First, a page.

How far will Government go in enhancing flexible working rights?
Last month’s consultation on flexible working is the first step towards the Government’s manifesto commitment of making it the “default”, writes David Mills of law firm Mills & Reeve. But what will that mean in practice?
The main change is likely to involve removing the six month qualifying period, so it becomes a day one right. That means that employers would need to think about flexibility much earlier in the recruitment cycle, though it remains to be seen how many employees will be bold enough to raise the issue formally so early in the employment relationship.
Secondly, it is possible that the procedural requirements will be relaxed, so a formal request can be made for temporary changes, rather than confining the statutory right to yearly requests for permanent variations of the employee’s terms and conditions.
Thirdly, the relatively generous time limits in the flexible working regulations, which in effect give employers up to three months to respond, may be shortened to encourage them to deal with requests more quickly.
Finally, the Government is reviewing the eight broad business reasons which entitle the employer to turn down any request, to ensure they remain appropriate. However, there is only so far you can go with a right that is framed in terms of requesting changes to working arrangements, and it is expected that any change in wording will still give employers a broad discretion to turn down these requests for business reasons.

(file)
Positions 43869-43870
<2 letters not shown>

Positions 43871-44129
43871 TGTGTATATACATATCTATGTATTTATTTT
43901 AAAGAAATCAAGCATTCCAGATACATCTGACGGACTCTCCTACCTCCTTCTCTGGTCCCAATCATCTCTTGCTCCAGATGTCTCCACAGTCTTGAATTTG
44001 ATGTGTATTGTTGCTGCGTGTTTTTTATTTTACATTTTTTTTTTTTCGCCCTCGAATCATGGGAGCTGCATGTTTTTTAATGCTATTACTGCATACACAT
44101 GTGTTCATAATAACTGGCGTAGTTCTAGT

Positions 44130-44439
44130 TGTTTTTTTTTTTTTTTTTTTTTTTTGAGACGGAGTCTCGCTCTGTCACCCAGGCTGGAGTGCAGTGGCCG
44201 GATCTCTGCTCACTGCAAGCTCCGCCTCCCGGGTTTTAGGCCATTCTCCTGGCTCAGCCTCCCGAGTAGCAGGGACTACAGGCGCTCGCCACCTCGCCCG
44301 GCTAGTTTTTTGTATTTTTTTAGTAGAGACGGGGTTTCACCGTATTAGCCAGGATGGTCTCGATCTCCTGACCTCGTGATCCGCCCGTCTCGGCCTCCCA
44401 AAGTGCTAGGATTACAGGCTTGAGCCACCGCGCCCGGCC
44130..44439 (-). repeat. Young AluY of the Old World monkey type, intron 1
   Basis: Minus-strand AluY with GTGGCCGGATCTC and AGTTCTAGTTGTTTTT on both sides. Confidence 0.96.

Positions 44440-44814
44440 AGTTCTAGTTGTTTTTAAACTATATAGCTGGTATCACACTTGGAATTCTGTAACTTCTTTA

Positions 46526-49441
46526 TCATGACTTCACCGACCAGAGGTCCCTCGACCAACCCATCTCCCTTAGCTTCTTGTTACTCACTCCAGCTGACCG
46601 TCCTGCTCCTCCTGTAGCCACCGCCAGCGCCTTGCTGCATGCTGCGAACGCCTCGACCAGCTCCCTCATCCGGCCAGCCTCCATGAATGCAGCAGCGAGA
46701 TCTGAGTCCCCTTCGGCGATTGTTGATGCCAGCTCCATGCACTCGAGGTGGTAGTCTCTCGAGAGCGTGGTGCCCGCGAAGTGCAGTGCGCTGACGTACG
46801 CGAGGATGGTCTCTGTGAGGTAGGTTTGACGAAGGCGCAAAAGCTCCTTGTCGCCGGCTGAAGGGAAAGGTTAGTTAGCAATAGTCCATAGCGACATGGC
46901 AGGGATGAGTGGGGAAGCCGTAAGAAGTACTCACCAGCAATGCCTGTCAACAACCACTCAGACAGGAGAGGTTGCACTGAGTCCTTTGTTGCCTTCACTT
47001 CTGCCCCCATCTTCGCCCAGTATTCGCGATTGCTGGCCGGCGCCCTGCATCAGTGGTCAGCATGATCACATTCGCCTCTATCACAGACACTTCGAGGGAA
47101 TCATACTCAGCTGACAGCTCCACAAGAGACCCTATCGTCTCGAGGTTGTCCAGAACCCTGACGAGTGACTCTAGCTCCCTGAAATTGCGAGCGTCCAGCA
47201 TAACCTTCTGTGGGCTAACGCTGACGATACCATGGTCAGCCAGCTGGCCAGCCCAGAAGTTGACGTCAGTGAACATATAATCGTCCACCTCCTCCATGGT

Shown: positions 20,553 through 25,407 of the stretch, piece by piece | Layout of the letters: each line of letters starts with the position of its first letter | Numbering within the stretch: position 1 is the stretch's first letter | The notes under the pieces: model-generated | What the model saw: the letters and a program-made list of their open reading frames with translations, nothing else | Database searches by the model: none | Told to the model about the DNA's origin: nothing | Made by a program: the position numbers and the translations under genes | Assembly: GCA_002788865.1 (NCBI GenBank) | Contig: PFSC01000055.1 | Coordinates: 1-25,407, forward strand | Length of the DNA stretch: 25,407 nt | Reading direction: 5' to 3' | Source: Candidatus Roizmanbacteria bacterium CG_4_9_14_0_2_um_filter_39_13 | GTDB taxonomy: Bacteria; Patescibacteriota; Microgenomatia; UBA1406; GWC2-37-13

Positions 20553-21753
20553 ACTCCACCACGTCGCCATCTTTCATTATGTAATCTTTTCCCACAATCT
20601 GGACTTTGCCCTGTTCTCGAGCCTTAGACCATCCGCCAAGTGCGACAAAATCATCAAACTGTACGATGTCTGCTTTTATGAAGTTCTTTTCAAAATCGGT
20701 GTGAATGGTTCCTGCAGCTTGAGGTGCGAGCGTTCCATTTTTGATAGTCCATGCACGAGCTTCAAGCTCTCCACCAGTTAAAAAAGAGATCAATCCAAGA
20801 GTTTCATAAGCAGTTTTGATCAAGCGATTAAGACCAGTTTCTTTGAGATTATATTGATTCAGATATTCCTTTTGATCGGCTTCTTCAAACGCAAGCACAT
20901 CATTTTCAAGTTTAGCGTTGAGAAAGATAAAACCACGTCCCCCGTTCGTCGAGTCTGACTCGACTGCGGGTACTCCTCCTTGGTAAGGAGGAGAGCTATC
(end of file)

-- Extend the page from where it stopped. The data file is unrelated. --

Arguably, there are other forces that will have a much stronger impact on job flexibility. COVID has already accelerated the move to home working and a tightening labour market will continue to provide employers with an incentive to accommodate employees’ requests for flexibility if at all possible.
In addition, claims against employers under our discrimination law continue to throw up examples of indirect discrimination against protected groups (including women and disabled people) which result from rigid policies on where and when employees are required to work.
• For more information about the flexible working consultation, and other related employment law changes in the pipeline, see this posting on Mills & Reeve’s employment blog – https://www.mills-reeve.com/insights/blogs/employment/september-2021/gov...
david.mills [at] mills-reeve.com (Email David Mills), Partner at Mills & Reeve LLP